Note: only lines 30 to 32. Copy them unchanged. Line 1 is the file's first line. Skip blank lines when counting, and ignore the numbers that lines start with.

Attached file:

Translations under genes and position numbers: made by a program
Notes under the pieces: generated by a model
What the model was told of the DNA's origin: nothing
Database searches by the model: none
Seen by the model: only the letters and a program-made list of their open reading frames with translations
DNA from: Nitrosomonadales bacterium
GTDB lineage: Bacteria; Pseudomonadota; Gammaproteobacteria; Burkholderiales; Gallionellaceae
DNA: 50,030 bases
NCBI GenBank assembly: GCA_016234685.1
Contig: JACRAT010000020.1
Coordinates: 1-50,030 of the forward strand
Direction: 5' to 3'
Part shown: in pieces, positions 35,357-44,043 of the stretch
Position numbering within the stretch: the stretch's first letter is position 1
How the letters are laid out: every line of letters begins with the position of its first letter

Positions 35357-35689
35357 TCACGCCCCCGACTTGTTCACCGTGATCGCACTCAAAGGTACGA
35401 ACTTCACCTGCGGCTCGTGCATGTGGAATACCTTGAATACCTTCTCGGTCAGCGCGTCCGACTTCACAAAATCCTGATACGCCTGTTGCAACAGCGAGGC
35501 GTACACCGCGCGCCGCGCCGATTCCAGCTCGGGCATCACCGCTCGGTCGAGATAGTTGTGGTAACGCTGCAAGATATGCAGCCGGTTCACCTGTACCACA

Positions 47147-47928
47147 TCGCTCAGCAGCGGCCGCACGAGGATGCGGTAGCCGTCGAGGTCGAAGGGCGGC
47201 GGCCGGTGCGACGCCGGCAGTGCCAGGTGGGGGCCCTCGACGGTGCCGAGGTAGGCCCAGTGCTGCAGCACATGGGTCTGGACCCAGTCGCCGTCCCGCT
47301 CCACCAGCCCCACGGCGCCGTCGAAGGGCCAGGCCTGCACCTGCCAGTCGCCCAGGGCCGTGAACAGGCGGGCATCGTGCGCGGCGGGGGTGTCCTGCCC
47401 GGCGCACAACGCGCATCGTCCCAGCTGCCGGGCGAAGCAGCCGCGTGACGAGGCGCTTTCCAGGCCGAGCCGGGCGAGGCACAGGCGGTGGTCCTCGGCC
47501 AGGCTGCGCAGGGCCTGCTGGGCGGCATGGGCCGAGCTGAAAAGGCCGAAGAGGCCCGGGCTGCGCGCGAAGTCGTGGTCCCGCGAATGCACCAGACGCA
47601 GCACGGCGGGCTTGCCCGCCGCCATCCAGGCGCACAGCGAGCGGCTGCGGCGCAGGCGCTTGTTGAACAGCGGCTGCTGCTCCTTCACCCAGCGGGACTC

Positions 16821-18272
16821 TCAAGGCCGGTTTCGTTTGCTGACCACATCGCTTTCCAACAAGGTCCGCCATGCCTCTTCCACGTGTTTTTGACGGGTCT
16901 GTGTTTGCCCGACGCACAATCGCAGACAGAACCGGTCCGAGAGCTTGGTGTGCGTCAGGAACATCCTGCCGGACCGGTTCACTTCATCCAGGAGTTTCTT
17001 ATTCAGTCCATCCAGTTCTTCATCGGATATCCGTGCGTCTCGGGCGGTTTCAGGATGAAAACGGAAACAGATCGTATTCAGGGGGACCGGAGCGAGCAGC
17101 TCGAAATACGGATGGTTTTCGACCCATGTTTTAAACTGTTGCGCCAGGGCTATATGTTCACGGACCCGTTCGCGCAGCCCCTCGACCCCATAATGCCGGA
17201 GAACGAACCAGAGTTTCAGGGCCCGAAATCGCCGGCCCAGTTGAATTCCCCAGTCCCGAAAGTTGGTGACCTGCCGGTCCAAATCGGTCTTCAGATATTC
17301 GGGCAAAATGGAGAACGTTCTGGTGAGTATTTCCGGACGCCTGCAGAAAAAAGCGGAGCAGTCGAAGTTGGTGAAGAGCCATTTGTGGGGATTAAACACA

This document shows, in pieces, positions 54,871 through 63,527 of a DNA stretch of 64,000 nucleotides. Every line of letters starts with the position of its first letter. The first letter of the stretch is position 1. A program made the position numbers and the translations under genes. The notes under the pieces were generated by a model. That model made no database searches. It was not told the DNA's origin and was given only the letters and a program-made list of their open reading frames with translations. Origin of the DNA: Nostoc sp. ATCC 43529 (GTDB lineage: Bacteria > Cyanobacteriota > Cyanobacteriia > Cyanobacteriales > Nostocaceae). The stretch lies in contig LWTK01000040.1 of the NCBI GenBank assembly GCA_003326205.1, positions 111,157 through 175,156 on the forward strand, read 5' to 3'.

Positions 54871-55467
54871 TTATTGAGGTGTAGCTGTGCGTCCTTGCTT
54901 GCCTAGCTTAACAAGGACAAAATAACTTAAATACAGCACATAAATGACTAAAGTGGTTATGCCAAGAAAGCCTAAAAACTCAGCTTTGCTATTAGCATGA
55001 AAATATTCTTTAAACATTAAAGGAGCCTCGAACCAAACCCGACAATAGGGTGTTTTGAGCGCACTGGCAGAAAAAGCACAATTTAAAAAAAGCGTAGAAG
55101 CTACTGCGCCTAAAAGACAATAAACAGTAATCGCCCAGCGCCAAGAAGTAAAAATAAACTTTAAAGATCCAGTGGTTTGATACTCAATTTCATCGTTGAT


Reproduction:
17001 ATTCAGTCCATCCAGTTCTTCATCGGATATCCGTGCGTCTCGGGCGGTTTCAGGATGAAAACGGAAACAGATCGTATTCAGGGGGACCGGAGCGAGCAGC
17101 TCGAAATACGGATGGTTTTCGACCCATGTTTTAAACTGTTGCGCCAGGGCTATATGTTCACGGACCCGTTCGCGCAGCCCCTCGACCCCATAATGCCGGA
17201 GAACGAACCAGAGTTTCAGGGCCCGAAATCGCCGGCCCAGTTGAATTCCCCAGTCCCGAAAGTTGGTGACCTGCCGGTCCAAATCGGTCTTCAGATATTC